After their successful first Golden Globes hosting stint last year, expectations were high for Tina Fey and Amy Poehler‘s return, and they mostly met those expectations. They didn’t top last year’s performance, but they were the highlights of a generally unremarkable telecast full of standard presenter patter; flustered speeches; long, long walks to the stage; and a Cecil B. DeMille Award winner in absentia. Unlike recent ceremonies that delivered a combative Ricky Gervais and a defiant Jodie Foster, this year’s Globes didn’t give us much to talk about.
Fey and Poehler opened with a strong monologue, delivering the best line of the night right out of the gate when they described George Clooney‘s role in “Gravity”: “[He] would rather float in space and die than spend one more minute with a woman his own age.” If you tuned out after that moment you saw the best of what the Globes had to offer.
The hosts had other good moments: rattling off the names of fictitious Hollywood Foreign Press members, introducing Poehler in costume as the love child of Fey and Harvey Weinstein, and TV Musical/Comedy Actress nominee Poehler being massaged by Bono as that category was announced — she was the winner and celebrated by making out with the Irish rocker.
Otherwise, memorable moments were few and far between. At one point, presenter Melissa McCarthy attempted a promising bit in which she sustained a head injury and believed she was Matt Damon, but when presenting the nominees for TV Movie/Miniseries Actor — which included “Behind the Candelabra” co-stars Damon and Michael Douglas — she passed up countless opportunities to follow through on the joke.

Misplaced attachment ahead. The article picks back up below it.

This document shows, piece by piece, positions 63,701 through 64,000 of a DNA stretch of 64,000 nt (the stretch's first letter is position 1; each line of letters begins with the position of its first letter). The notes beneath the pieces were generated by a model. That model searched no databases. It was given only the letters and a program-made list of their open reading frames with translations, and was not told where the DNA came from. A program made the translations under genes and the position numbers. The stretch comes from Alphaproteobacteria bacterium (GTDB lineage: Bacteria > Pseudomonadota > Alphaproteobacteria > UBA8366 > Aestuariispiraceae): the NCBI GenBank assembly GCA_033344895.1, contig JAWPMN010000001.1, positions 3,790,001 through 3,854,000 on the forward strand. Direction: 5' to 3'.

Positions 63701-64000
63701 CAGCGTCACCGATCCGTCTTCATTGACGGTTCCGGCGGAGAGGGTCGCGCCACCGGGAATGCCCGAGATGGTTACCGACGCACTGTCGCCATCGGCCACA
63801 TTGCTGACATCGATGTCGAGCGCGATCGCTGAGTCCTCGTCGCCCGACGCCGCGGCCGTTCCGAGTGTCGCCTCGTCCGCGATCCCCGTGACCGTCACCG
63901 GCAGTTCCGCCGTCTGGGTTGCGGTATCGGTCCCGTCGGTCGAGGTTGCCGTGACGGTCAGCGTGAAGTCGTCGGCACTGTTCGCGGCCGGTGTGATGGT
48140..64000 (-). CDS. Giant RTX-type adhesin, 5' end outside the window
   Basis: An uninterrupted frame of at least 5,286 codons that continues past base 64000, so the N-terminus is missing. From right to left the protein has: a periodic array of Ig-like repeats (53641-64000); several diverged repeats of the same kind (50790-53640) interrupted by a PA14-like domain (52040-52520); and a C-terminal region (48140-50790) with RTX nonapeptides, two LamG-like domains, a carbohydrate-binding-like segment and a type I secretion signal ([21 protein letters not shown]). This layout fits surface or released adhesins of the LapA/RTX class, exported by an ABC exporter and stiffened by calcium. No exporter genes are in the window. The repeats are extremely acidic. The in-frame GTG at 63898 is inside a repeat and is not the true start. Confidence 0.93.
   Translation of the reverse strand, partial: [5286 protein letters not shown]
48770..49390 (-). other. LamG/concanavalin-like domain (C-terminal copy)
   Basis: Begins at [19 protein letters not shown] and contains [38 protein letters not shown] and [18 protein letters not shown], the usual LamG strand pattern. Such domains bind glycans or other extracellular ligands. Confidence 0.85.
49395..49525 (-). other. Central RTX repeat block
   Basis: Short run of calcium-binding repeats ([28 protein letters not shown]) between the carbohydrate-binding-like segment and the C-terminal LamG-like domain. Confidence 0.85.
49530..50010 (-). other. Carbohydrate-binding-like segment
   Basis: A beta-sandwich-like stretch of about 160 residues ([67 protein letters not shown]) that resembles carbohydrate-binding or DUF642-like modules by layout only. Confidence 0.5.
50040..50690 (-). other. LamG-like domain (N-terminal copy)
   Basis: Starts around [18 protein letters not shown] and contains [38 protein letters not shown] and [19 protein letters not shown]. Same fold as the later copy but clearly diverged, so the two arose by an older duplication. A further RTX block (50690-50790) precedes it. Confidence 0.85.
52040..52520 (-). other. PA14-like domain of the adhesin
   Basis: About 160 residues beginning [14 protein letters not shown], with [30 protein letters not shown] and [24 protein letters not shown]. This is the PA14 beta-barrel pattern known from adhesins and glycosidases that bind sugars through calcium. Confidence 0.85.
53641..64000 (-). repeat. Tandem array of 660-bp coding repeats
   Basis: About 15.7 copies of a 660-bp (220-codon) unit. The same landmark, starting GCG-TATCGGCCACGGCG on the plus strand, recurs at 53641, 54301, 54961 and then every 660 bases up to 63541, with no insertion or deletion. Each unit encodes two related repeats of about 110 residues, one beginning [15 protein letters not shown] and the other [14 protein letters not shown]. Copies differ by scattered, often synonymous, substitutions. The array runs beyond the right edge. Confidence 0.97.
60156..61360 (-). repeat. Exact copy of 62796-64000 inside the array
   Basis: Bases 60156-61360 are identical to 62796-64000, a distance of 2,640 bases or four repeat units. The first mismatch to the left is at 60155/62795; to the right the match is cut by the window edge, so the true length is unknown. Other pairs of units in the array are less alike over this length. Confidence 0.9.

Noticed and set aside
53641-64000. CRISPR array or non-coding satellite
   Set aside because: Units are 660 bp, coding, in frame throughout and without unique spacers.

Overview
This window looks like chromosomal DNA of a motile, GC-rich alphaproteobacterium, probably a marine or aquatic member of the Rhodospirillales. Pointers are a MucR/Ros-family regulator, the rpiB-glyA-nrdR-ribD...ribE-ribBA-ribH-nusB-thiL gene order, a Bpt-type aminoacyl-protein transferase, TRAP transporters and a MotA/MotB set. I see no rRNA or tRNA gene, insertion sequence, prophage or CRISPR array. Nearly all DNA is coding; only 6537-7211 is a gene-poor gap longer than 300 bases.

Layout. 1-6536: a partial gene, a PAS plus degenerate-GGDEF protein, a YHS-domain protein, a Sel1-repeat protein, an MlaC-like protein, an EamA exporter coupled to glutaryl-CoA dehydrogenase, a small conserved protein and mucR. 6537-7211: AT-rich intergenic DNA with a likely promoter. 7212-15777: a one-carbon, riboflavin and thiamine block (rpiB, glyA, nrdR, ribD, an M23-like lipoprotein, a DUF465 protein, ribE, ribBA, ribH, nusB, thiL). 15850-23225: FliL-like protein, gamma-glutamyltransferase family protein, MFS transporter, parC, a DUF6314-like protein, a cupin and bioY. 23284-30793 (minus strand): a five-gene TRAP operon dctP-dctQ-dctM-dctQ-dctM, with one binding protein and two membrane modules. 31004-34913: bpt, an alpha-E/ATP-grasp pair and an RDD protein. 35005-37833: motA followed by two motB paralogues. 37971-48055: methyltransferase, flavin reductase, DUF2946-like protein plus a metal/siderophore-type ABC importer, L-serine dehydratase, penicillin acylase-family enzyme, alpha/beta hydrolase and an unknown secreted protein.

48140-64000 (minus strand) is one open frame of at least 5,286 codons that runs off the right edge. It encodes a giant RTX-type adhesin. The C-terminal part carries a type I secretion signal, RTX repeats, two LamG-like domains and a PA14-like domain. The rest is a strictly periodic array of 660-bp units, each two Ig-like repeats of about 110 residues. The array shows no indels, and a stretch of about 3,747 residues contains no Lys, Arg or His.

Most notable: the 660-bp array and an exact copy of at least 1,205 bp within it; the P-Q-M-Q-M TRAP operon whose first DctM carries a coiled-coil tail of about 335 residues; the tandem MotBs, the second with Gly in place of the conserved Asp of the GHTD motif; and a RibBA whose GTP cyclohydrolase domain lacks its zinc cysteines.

Maybe McCarthy had more material prepared but was pressed for time. We saw a lot of that in the latter half of the ceremony, where presenters barely had time to walk on stage before getting down to business and announcing the nominees. Even the winners were forced to rush; most were played off mid-speech.
It’s possible any extra time was swallowed up early on by Jacqueline Bisset, who received the second award of the night (TV Supporting Actress for “Dancing on the Edge“) and stayed on stage struggling for words as the music loudly insisted that she leave the stage. It’s understandable, though: this was Bisset’s first Globe win after five nominations spanning 45 years, so she had almost five decades of grateful thoughts to sort through.
Her speech was memorable, at least, and heartfelt, which I appreciated. I prefer a deer in headlights to some awards winners who seem overly practiced. I remember back in 2004 Jamie Foxx delivered the same speech, almost verbatim, every time he won new hardware for “Ray.”
“American Hustle” winners Amy Adams and Jennifer Lawrence delivered two of my favorite speeches — warm and gracious. “The Wolf of Wall Street” champ Leonardo DiCaprio was poised. Poehler was a delight, but then it’s a delight to finally see her win anything after years of repeatedly losing almost every showbiz award for “Parks and Recreation.”
That’s well describes the ceremony as a whole: an anticlimax, which did nothing especially wrong but not much especially right either. But if these awards will be remembered more for the winners than the presentation — “Breaking Bad“! Elisabeth Moss! “12 Years a Slave“! — I suppose there are worse things. Better that than to be remembered for all the wrong reasons.
COMPLETE GOLDEN GLOBES COVERAGE: